External wall construction - possibly done wrong in a newbuild?

Discussion in 'Building' started by RookieTony, 25 Nov 2021.

  1. RookieTony

    RookieTony

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    Dear forum members!

    I am a complete novice in these matters and would greatly appreciate your help.

    I have external wall specification for my house listed as such:
    upload_2021-11-25_21-5-46.png

    So I assume that wooden sheathing must be BEHIND the TSW studs.

    This is confirmed by the Celotex website:
    upload_2021-11-25_21-6-39.png

    However, I've just had to open up the wall and I noticed that the sheathing is right behind the plasterboard! My poor oscillating mutitool nearly broke down.

    First, is this normal?

    What are the side-effects of having the sheathing on the inside of the studs?

    Thank you!
     
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  3. A_Novice

    A_Novice

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    I'm no expert but there is probably sheathing on both sides.

    They've put it on the inside so you can hang what you like on it

    Maybe....
     
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  4. ^woody^

    ^woody^

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    No What make is it?
     
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  5. RonnyRaygun

    RonnyRaygun

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    It might be depressed?
     
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  6. ^woody^

    ^woody^

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    Or oppressed?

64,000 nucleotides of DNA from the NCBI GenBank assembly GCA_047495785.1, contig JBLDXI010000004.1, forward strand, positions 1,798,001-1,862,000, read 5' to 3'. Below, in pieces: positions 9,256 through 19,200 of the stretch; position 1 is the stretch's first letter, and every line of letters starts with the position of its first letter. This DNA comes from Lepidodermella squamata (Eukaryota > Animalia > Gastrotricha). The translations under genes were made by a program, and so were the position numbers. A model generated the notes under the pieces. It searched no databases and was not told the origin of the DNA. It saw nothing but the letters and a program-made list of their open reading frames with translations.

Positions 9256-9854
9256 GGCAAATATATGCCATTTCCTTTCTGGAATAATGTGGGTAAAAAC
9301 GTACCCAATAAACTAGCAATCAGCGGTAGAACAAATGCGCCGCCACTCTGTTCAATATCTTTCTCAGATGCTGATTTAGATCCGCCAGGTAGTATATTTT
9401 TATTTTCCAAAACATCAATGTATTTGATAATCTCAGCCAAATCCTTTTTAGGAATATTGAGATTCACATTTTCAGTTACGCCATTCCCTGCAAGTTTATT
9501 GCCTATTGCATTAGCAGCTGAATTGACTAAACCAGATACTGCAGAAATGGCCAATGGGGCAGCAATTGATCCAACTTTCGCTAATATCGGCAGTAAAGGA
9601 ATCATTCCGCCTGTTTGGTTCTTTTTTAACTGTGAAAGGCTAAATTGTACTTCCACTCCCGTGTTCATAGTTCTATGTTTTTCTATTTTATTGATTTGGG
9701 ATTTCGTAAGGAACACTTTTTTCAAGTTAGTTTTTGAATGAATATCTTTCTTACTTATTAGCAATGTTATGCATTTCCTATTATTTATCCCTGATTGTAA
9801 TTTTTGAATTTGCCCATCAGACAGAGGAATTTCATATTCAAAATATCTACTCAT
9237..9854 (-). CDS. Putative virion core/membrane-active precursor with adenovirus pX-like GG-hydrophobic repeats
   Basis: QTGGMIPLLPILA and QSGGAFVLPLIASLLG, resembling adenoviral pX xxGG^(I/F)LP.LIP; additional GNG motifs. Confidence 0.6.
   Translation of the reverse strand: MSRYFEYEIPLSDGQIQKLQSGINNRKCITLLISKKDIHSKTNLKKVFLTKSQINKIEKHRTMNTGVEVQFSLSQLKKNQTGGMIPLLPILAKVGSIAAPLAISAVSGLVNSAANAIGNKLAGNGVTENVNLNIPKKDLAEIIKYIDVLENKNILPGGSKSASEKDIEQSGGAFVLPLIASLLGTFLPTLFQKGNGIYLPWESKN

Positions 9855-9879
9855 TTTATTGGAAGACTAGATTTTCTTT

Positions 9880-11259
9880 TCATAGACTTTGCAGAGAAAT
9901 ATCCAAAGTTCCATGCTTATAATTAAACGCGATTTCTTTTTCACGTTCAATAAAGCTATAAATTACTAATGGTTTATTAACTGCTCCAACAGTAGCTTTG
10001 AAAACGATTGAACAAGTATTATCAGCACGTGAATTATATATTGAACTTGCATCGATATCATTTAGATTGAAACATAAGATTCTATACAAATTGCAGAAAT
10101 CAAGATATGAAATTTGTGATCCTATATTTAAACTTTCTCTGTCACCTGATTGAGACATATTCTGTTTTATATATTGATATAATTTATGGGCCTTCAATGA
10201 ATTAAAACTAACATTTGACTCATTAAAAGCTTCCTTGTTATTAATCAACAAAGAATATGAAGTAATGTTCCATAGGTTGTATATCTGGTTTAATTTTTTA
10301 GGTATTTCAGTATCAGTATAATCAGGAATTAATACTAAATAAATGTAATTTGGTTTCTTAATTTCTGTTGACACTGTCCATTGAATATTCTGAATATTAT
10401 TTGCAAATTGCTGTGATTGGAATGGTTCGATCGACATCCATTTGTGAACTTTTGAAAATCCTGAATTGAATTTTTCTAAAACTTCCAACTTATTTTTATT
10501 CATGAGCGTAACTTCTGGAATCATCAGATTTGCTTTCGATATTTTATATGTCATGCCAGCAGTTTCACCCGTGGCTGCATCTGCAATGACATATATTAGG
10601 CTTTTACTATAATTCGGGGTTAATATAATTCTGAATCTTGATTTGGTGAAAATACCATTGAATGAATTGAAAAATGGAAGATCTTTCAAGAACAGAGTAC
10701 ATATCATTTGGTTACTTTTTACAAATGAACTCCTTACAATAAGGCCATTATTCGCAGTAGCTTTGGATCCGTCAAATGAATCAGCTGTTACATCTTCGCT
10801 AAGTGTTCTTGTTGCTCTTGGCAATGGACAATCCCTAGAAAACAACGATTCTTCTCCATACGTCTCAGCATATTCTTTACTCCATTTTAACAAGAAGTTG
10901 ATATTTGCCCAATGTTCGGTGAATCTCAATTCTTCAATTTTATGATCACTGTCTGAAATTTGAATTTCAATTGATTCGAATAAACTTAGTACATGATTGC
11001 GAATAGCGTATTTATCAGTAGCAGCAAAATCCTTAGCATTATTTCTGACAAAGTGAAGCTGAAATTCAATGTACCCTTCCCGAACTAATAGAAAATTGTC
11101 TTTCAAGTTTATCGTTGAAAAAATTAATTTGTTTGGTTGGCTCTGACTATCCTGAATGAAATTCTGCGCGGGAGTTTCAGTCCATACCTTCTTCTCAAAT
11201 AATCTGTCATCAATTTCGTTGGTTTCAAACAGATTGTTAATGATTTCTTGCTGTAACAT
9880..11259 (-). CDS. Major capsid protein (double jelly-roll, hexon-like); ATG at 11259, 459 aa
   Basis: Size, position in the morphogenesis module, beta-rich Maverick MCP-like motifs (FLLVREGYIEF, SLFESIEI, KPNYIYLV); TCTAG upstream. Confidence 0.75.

Anyway, sheathing could be on either side of the frame or both.
     
  7. tony1851

    tony1851

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    'Facing brickwork (5N/mm² min.)'

    Are the bricks made of mud?
     
  8. RookieTony

    RookieTony

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    I hope so! In any way, this would violate the plan..
     
  9. RookieTony

    RookieTony

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  11. RookieTony

    RookieTony

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    So it's not a structural problem then? Good! Thank you!
     
  12. RookieTony

    RookieTony

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    It could be the local Southwater Brick, which is sort of made of mud. I've heard that half of London is built on it :)
     
  13. ^woody^

    ^woody^

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    I wondered when did bricks get reduced to 100mm? And who the hell designs a 51mm cavity?
     
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  14. noseall

    noseall

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    I think the plasterboard thickness is about the only plausible generic measurement on that diagram.

    I'm still trembling from that octagonal nightmare in the other thread...
     
  15. ^woody^

    ^woody^

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    If it's not going to be even skimmed. :rolleyes:
     
  16. RookieTony

    RookieTony

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    Sorry guys, can I please ask what you are talking about?

    I have found this table online:
    ● Common building bricks—3.43 N/mm2

    ● Second class bricks—6.867N/mm2

    ● First class bricks— 10.3N/mm2

    ● sun dried bricks— 1.47 – 2.45 N/mm2

    ● fly ash bricks— 8.82 – 9.81 N/mm2

    ● AAC block — 2.943- 3.92N/mm2.

    The document outlines that the facing brick should be at least 5 N/mm2, which apparently means that First Class or Second Class bricks should be used. Is that not what it means?
     
  17. noseall

    noseall

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    We were just arrogantly mocking some of those nonsense measurements on the Celotex link. No dramas. As Woody has said, the ply sheathing is there to stiffen the structure reducing wind load racking etc. It's useful on both leaves but more often fitted to the outer cavity side.
     
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